Mr. Shoge asked if the pump and treat was the only thing that the Hospital has been doing to date or have any other techniques been implemented. Mr. Ralston stated that the pump and treat was the primary mechanism of remediation but there has been some hand-baling and wicking to pull the oil out of the different wells. He said that sometime between 2010 and 2012, a former consultant did some pilot tests with CO₂ and oxygen infusions but due to high iron content the process of adding oxygen caused the well screens to clog.
Mr. Shoge asked how the monitoring well sites were chosen. Mr. Ralston stated that MDE directed wells to be installed over time beginning in 1989 and there were different reasons for different locations of wells. He said that the initial wells were installed to try to determine how far out product had been released and then they extended out in a coarser pattern in an effort to refine the area. In 2007 there were some wells added for site characterization and to better understand the soils (2” wells).
Mr. Shoge asked about the consultants used at the Hospital. Mr. Ralston stated that responsible parties will typically hire an environmental consultant (or several) to aid in management of cleanup. The consultants would come up with a work plan that was sent to MDE for review and approval. Mr. Ralston stated that there have been transitions along the way with consultants at the Hospital but that was normal over time.
Ms. Gross said that when the pumps are eventually turned off is there was a way to predict where the oil would go as the cone of depression would also disappear. Mr. Ralston stated that the pump and treat system would not be authorized to be turned off until all the IveySol© has been extracted, which would be some time as all lab test results had to come in and be reviewed. He said it does not take long for the cone of depression to reform (hours to days) if the pumps had to be turned back on. There would also be sampling of all wells during that period.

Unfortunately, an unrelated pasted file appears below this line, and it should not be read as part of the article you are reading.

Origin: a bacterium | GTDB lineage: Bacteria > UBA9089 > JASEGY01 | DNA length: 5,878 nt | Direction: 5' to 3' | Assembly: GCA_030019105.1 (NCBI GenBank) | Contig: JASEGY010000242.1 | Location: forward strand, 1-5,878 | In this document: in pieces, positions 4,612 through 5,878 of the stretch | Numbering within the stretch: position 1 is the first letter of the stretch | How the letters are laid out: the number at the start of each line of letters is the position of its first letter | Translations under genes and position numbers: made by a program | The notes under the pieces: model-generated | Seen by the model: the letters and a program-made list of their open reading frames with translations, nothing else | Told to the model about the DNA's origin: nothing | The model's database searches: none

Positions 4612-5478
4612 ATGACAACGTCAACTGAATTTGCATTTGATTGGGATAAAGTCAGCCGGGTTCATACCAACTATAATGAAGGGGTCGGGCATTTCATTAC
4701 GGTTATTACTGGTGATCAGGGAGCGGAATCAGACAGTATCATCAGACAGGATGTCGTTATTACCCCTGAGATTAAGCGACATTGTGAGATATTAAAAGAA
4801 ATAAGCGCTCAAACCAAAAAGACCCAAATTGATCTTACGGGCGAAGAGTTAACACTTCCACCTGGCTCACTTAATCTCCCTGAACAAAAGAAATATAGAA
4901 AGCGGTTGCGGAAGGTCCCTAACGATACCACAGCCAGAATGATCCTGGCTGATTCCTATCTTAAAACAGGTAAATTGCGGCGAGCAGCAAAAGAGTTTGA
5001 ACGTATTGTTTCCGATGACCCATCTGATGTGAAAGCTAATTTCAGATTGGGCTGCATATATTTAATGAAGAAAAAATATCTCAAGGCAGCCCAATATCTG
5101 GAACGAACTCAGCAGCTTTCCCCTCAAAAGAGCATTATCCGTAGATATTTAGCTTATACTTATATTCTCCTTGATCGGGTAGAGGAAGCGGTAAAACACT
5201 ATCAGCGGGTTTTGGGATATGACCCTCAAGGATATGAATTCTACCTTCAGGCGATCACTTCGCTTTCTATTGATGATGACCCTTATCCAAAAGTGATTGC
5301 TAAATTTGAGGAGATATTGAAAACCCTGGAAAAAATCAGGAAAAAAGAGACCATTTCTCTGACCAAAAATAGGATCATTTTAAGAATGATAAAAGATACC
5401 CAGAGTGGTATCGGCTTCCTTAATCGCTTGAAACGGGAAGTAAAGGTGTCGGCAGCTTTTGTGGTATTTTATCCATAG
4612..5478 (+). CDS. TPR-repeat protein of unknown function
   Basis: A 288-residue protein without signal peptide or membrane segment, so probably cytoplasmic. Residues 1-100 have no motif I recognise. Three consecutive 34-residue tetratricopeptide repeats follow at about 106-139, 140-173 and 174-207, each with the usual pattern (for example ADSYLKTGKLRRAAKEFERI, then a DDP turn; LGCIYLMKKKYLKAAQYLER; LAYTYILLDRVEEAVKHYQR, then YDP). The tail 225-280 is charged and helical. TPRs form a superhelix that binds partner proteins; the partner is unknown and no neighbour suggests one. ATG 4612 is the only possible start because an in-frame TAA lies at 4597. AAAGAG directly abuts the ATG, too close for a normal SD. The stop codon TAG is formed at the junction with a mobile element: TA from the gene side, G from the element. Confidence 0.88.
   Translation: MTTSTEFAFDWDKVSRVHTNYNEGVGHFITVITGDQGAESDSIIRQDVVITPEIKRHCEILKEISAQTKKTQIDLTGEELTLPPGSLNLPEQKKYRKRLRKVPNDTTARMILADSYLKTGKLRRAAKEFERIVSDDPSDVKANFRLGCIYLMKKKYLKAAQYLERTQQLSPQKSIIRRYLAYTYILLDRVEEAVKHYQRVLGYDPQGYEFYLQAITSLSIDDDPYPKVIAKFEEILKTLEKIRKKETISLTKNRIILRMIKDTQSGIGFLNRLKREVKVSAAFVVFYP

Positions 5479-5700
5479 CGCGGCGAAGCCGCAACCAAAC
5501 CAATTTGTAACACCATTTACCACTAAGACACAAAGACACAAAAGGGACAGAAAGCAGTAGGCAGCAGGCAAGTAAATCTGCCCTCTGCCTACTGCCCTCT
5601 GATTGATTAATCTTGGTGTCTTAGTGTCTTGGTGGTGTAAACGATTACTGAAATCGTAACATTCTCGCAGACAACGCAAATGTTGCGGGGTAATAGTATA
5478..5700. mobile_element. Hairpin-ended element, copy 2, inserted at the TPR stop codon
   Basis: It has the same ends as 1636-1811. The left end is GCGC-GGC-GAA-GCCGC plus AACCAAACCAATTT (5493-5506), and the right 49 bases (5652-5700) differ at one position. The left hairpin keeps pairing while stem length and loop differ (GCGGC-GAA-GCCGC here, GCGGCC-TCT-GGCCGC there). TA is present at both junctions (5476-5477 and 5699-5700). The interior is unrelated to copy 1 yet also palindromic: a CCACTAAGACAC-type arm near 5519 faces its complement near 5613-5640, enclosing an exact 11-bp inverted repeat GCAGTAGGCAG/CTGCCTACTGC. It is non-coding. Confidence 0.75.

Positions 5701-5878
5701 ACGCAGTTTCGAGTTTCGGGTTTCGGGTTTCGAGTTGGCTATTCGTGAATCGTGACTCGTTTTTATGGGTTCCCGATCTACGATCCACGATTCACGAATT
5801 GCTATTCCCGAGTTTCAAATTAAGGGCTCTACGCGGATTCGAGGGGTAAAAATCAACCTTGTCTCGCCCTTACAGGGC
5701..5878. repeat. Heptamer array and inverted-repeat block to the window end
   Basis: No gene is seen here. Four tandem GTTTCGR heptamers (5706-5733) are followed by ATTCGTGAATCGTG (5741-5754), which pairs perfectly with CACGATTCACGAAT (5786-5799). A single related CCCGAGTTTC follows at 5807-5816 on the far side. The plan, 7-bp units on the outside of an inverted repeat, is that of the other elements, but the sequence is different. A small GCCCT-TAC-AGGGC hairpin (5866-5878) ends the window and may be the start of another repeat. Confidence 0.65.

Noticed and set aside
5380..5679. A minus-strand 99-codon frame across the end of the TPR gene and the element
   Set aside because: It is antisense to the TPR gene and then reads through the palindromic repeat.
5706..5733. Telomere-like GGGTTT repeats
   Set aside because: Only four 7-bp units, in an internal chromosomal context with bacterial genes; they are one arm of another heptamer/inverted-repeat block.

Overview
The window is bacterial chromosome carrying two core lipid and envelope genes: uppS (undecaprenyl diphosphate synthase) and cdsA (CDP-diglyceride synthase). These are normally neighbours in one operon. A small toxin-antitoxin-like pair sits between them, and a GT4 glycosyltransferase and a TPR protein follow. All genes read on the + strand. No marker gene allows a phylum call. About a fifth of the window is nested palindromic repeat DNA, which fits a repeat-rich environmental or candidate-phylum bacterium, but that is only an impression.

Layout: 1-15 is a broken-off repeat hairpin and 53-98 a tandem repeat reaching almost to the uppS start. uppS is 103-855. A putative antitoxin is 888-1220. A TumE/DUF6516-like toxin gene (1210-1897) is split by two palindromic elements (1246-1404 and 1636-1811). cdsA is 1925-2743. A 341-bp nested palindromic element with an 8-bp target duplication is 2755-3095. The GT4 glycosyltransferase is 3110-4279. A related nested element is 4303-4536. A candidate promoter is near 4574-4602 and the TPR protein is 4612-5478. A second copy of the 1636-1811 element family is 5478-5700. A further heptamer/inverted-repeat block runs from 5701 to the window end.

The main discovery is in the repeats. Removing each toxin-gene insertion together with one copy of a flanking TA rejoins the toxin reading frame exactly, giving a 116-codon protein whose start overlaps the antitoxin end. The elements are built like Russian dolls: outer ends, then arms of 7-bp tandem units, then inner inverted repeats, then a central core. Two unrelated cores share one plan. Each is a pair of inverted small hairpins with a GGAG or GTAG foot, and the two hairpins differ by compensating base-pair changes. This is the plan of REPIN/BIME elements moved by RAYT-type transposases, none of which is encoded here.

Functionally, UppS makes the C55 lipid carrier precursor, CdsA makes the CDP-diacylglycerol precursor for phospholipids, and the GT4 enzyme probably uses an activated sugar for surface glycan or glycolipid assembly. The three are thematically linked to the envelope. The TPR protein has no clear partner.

Mr. Sipes stated that he was doing research and the site stopped producing oil in 1998. Over a 3 year period there was something in the neighborhood of 1,500 to 2,000 gallons. The wells were rehabbed and pumps were replaced at that time and the Hospital went back to recovering 1,000 gallons of oil each month. He asked if this was ever tried a second time. Mr. Ralston stated that it has not been tried recently. Mr. Sipes stated that he thought it was significant that after wells were rehabbed and the pumps were replaced the recovery numbers rose drastically.
Mr. Sipes stated that he understood the complexity of the site and that MDE shared the goals of protecting the Town’s water. He said that he had issues with transparency which MDE was well aware of. He said that the Town sent a letter in May and did not receive an answer until July 9th, and that response did not answer the questions that were raised in the May letter. Mr. Tablada stated that he held the letter back because he wanted to meet with the Mayor to see if there would be changes.
Mr. Sipes asked if part of the case closure required monitoring although no recovery was taking place. He said that if the pump and treat system was turned off monitoring should still be required. Mr. Ralston stated that there would be monitoring of the site after the pump was turned off and that he had explained that earlier in the evening.